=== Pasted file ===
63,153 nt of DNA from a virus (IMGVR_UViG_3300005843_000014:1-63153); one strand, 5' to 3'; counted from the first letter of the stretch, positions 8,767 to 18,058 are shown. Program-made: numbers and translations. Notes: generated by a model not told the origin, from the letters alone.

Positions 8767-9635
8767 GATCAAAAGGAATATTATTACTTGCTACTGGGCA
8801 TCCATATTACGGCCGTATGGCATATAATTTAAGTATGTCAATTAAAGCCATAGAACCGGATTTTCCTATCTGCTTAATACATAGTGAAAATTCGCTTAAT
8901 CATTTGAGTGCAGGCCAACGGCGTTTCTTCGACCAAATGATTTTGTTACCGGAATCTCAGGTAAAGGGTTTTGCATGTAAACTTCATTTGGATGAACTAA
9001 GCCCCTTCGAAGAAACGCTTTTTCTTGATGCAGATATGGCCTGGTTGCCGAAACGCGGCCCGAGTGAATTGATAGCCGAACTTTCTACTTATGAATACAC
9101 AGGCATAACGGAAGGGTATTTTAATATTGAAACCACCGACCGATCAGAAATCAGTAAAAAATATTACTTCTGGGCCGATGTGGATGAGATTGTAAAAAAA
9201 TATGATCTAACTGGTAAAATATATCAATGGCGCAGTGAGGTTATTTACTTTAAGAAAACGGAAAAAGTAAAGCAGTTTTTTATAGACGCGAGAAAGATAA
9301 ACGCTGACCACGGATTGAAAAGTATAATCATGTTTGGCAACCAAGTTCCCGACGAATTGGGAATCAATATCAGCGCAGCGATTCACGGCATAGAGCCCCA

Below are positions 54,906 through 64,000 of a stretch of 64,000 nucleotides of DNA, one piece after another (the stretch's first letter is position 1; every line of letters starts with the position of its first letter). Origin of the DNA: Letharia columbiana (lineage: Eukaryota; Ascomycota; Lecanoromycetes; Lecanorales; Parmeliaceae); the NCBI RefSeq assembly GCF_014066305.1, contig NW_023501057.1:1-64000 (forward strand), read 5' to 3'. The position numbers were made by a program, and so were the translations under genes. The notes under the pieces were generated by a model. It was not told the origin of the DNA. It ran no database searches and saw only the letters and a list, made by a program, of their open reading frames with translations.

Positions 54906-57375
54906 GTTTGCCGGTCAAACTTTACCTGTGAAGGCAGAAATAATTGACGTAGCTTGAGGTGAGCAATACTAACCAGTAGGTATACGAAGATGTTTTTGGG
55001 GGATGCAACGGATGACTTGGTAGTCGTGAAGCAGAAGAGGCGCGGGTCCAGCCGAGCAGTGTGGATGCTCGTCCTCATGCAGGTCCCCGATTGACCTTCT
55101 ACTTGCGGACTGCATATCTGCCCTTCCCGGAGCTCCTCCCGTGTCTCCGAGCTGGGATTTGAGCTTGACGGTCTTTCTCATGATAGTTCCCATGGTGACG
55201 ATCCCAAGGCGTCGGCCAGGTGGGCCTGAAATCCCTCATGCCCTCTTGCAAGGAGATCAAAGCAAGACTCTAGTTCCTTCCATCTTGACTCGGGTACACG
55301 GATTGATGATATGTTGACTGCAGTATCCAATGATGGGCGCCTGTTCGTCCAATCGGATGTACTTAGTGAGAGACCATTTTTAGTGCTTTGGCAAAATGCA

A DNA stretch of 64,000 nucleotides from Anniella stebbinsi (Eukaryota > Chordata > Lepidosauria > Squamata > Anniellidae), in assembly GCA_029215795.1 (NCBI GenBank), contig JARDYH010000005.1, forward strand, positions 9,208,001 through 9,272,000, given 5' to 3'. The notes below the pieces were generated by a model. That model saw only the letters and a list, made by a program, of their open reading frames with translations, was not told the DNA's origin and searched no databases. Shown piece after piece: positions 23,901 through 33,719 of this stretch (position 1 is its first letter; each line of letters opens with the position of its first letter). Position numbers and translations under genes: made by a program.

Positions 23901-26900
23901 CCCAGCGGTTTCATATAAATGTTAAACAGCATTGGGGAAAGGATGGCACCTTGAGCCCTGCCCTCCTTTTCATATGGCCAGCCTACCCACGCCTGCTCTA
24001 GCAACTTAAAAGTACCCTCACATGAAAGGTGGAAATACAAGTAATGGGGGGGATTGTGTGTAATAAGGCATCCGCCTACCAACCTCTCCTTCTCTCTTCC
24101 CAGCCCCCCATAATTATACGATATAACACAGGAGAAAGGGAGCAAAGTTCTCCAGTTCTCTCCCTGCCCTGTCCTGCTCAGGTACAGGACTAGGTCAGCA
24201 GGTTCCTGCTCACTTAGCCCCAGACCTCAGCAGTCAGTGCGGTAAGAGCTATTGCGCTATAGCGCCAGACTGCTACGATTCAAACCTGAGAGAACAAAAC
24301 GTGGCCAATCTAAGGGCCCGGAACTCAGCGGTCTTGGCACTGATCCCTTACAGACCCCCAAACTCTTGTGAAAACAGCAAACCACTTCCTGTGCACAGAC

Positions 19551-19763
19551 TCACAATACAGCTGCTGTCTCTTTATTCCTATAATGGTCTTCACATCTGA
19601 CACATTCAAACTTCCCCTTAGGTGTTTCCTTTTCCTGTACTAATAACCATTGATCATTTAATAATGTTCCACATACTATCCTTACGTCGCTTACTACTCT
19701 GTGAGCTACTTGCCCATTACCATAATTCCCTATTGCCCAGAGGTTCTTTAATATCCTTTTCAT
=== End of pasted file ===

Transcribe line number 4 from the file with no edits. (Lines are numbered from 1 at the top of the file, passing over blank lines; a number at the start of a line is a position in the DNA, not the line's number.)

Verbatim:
8801 TCCATATTACGGCCGTATGGCATATAATTTAAGTATGTCAATTAAAGCCATAGAACCGGATTTTCCTATCTGCTTAATACATAGTGAAAATTCGCTTAAT